But Delta immortality still has its champions. Its chief appeal today is that it solves the problem of pluralism; its chief weakness, and a sign of its Enlightenment pedigree, is its disregard for the divergent claims of the historic religious traditions.
Epsilon immortality is yet another variant of Beta immortality, found in modern theosophy and spiritualism. It has many points in common with Delta immortality, but it is monistic rather than dualistic. Spirit is rarefied matter; energy, electricity, and magnetism are the key metaphors. The translation to eternity, or at least to the next world after this one, occurs by way of an emanated subtle body that carries with it in replica nearly everything to which we are attached: our personalities, our familiar appearance, our clothing, even our pets.
Zeta immortality, which combines features of Delta and Epsilon immortality, conceives of the future life as an archetypal or imaginal world, along the lines suggested by Carl Jung and Henry Corbin. At death each person experiences the ultimate mystery in the form he or she most deeply desires and expects. On an imaginalist reading, all otherworld visions are true. But are they true enough? For classical Hinduism as for classical Greece, for Buddhists and Taoists as for Muslims, Christians, and Jews, immortality means awakening from the world of shadows. If death is the doorway to a realm of dream palaces and docetic theophanies, then it hardly seems worth the trouble of dying.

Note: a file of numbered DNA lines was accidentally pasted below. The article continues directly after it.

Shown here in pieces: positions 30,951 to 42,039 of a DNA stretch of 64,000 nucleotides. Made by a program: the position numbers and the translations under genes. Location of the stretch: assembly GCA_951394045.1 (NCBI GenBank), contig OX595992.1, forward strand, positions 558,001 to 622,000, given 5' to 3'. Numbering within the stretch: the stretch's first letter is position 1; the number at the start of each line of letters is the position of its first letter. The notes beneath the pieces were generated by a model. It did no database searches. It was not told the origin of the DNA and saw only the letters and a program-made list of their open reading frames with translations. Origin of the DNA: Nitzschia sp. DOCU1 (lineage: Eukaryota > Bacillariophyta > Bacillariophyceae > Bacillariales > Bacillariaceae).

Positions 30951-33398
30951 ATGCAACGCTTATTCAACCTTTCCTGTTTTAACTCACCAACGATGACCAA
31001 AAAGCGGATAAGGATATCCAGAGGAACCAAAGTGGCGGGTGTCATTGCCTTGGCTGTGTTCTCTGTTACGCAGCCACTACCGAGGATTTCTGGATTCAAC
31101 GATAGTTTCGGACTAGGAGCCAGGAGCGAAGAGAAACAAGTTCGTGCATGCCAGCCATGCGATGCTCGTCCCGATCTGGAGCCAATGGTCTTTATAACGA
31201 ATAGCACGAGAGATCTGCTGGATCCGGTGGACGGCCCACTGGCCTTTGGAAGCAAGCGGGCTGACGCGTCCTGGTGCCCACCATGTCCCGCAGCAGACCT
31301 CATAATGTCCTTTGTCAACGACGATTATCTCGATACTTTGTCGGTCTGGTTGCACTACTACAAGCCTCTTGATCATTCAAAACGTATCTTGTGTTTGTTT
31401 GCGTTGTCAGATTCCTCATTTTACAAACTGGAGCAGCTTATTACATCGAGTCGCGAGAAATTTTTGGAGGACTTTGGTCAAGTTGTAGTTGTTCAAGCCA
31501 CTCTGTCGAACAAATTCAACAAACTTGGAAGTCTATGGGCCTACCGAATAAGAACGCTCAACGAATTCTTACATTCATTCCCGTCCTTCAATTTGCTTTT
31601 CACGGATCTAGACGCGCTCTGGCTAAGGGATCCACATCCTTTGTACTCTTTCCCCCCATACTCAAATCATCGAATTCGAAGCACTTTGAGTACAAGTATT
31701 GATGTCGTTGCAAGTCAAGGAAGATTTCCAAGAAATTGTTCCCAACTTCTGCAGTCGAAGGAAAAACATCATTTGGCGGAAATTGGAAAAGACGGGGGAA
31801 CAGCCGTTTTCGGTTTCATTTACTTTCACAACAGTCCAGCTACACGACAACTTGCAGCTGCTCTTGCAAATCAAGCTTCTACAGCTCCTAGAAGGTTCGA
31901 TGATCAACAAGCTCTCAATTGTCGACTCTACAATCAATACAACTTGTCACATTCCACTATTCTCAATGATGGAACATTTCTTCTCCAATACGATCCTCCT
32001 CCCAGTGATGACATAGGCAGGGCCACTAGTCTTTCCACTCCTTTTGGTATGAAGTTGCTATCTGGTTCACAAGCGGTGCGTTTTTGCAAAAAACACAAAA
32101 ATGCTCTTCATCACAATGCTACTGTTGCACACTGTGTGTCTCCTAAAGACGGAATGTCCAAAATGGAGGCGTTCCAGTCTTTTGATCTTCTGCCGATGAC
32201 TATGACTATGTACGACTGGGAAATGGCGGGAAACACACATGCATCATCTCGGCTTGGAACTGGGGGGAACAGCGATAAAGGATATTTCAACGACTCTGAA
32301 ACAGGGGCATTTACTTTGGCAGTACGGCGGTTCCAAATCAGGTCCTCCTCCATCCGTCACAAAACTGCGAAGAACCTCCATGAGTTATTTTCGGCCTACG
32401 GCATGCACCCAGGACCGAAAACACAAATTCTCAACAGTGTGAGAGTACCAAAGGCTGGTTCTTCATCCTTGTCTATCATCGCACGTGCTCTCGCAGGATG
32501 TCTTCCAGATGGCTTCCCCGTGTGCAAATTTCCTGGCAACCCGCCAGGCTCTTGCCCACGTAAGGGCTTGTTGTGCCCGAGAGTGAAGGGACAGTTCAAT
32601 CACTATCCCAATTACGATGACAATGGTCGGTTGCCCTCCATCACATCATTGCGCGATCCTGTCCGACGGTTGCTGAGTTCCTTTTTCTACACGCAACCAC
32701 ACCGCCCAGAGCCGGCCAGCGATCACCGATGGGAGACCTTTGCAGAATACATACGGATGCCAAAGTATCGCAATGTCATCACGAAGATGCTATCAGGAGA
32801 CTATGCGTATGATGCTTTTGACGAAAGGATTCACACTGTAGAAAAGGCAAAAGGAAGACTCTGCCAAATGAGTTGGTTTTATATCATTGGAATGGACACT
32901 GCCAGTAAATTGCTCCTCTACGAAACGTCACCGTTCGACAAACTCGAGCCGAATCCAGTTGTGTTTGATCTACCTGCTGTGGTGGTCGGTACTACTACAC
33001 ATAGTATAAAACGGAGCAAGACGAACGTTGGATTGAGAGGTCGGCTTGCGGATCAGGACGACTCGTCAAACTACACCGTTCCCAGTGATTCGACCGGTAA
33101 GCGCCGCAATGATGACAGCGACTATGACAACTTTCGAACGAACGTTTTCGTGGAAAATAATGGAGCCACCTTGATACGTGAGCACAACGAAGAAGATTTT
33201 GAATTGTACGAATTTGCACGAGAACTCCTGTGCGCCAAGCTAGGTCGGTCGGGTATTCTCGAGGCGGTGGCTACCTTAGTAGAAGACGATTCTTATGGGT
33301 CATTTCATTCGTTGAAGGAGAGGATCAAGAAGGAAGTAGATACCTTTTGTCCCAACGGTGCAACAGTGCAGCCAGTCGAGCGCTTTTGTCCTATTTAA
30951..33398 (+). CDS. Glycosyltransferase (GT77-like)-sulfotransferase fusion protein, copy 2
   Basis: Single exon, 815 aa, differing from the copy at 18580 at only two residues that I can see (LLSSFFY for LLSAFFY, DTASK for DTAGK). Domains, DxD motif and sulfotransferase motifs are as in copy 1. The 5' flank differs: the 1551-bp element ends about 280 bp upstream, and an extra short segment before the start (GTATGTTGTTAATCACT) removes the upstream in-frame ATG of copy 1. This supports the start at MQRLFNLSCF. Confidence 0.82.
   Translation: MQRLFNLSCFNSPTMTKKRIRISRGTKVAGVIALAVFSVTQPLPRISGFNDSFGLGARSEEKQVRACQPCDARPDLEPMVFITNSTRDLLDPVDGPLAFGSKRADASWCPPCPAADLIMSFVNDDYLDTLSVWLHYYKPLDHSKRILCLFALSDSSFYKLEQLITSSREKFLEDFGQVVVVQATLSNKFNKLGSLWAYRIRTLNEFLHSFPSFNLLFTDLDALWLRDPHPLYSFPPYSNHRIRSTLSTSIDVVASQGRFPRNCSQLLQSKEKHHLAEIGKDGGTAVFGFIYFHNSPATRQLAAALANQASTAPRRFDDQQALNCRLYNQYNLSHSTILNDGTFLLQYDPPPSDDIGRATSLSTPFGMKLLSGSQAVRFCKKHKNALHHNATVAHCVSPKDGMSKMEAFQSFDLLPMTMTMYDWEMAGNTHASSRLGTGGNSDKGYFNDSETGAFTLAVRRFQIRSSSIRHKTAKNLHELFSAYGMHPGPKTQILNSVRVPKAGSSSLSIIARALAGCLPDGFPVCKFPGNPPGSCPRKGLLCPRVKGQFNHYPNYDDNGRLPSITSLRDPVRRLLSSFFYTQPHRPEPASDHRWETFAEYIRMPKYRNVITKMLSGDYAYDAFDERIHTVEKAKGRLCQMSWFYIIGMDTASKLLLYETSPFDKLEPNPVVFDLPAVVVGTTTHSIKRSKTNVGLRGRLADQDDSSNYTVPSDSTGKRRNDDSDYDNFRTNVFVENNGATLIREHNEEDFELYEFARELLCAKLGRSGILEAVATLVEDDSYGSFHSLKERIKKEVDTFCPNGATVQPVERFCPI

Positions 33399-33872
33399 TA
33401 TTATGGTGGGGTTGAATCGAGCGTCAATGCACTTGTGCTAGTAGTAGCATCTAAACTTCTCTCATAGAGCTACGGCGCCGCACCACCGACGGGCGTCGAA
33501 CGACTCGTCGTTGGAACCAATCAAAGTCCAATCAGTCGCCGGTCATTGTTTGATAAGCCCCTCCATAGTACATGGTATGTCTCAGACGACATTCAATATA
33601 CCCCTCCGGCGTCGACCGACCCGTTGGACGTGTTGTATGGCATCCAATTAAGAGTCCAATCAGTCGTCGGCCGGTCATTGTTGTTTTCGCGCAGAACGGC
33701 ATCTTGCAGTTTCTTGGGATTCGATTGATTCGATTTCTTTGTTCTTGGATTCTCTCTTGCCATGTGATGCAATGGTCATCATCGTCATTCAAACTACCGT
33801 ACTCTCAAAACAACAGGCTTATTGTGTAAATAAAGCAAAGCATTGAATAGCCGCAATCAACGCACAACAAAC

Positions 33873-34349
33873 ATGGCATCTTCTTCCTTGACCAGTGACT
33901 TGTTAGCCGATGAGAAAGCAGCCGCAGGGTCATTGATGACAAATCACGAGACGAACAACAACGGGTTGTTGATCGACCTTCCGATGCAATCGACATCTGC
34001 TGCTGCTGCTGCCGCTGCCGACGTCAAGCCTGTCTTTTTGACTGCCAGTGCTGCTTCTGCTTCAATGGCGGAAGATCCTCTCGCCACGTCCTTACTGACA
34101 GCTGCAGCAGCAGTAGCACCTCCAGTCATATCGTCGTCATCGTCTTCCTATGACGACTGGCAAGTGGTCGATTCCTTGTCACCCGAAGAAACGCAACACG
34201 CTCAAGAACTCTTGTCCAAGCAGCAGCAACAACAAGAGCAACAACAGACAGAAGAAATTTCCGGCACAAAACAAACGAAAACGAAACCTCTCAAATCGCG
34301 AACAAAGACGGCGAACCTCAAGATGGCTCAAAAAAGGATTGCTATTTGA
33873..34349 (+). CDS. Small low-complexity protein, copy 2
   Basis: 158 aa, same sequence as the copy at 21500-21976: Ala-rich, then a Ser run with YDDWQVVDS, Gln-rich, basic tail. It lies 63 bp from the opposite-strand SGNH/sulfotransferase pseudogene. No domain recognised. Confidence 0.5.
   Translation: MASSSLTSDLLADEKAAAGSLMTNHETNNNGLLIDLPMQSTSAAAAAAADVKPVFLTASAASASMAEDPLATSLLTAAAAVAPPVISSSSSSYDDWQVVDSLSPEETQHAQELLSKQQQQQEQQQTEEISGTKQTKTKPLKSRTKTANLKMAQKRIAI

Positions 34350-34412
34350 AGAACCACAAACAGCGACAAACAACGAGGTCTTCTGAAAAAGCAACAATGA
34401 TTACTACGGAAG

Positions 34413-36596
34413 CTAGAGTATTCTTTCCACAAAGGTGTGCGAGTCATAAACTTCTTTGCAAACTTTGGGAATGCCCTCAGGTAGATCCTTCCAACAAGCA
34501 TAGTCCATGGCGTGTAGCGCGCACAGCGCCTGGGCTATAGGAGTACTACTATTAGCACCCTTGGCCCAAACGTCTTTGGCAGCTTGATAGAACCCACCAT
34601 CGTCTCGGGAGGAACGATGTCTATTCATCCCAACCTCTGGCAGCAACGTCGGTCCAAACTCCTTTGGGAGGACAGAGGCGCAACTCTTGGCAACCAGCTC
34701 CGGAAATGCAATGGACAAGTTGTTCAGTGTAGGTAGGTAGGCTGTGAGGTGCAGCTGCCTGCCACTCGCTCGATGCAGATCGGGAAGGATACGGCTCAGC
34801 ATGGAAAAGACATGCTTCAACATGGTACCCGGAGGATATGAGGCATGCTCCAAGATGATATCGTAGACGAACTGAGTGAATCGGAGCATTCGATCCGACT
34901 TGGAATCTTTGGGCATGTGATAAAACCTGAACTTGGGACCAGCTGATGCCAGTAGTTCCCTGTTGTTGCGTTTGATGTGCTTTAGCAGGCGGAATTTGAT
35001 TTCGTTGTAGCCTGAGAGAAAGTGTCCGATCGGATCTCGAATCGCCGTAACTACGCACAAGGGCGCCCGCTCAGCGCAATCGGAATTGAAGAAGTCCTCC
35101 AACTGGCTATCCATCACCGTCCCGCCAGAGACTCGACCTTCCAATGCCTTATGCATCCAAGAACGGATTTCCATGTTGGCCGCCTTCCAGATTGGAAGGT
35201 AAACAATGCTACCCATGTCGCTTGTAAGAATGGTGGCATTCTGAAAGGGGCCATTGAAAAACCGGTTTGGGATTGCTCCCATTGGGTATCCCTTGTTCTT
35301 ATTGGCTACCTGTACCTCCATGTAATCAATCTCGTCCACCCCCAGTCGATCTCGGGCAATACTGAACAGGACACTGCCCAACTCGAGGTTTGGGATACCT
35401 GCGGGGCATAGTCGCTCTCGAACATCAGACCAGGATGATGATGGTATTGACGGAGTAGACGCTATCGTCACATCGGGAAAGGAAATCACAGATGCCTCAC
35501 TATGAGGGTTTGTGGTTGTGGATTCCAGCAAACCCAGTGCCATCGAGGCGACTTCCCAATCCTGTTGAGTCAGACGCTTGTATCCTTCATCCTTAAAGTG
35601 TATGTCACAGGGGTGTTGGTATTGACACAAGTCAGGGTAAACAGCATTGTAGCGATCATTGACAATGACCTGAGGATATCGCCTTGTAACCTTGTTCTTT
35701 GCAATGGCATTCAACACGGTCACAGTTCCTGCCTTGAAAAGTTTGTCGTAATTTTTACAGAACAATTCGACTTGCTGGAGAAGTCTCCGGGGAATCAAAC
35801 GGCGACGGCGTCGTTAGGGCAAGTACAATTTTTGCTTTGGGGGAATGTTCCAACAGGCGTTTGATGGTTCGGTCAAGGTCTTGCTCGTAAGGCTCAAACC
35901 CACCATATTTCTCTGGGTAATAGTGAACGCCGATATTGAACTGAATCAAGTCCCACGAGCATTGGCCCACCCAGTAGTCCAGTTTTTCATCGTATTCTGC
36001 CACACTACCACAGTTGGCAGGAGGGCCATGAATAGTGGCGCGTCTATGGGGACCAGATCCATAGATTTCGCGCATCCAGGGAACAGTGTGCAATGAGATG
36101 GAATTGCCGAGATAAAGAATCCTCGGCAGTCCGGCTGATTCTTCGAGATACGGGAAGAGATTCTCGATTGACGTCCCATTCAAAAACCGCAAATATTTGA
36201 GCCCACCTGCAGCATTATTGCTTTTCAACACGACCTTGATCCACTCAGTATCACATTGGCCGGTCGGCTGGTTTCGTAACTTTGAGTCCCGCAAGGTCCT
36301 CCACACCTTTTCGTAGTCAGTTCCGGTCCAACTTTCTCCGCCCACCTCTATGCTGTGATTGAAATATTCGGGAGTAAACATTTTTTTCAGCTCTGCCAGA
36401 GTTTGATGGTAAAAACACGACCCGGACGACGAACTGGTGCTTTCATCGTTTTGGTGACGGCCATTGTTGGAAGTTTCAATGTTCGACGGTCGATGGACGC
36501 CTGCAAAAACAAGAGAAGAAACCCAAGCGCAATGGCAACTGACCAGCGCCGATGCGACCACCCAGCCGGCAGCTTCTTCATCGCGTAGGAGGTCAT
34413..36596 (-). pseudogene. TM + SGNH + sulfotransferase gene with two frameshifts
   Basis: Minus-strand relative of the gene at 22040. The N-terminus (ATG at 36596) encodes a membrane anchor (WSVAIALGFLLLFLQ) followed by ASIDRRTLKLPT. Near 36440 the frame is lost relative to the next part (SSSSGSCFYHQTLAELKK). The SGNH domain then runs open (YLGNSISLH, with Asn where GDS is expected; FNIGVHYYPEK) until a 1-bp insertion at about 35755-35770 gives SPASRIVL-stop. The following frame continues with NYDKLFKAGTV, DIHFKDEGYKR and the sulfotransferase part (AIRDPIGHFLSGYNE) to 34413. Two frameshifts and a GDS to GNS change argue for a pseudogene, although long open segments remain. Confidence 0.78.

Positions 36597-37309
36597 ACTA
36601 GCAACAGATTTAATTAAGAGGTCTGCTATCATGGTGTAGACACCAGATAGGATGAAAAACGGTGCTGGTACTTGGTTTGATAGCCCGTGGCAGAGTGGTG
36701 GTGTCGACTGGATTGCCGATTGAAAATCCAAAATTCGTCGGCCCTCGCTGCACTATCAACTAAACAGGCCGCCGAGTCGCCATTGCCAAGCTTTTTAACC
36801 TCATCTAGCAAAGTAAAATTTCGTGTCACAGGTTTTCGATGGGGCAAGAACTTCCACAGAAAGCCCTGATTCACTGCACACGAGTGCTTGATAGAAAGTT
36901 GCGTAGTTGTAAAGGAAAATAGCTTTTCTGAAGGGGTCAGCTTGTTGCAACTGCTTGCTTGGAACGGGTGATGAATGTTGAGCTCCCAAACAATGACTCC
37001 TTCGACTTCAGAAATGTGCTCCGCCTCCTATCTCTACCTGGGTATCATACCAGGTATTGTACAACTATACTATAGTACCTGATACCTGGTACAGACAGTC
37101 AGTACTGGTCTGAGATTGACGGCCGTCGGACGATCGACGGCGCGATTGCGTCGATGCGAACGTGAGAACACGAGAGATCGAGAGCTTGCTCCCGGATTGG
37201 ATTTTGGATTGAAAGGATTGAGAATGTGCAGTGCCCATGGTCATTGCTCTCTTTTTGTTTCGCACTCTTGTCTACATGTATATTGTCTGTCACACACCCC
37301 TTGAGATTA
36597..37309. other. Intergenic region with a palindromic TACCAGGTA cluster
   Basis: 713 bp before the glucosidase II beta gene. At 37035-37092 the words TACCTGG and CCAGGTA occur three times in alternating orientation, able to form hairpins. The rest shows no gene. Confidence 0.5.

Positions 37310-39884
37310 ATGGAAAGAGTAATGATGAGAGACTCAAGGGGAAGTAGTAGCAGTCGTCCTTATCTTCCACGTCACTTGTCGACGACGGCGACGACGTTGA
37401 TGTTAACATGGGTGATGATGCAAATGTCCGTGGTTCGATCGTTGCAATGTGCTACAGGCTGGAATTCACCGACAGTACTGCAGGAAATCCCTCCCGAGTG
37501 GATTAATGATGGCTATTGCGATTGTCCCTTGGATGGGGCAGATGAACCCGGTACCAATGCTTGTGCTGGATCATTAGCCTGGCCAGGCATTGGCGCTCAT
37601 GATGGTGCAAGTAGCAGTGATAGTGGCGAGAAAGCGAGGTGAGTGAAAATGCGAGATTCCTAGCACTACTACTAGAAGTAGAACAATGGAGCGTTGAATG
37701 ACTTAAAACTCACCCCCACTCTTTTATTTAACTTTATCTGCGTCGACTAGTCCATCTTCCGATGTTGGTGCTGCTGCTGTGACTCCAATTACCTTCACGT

Skipping over other variations that may occur to us, we arrive at Omega immortality,
the central insight of Jewish and Christian eschatologies. It has two main premises: that human beings are creatures, composites of dust and God’s animating breath; and that they are created in the image and likeness of God, with a destiny—a royal dignity overtakes their finite status. They hope to see God, not because of their merit or strength, but because He has made them and stamped them with His image. To be immortal, then, is to be a mortal who has a share in God’s immortality (1 Timothy 6:16); conversely, to be estranged from God is death—or “second death,” which is either annihilation or a particularly wretched form of Alpha immortality.
The keynote of Omega immortality, for both Jews and Christians, is that it is a sheer gift. Adam and Eve may or may not have possessed immortality before their exile from the Garden, but if they did possess it, it was by grace and not by right. Hellenistic Jewish wisdom literature attributes immortality first to God and then only by participation to the wise man who observes God’s law. Similarly, when Christian theologians like Gregory of Nyssa, Gregory the Great, and Thomas Aquinas affirm the soul’s natural immortality, they do so from within the horizon of Omega immortality: our nature itself is a gift; it’s a gift all the way down.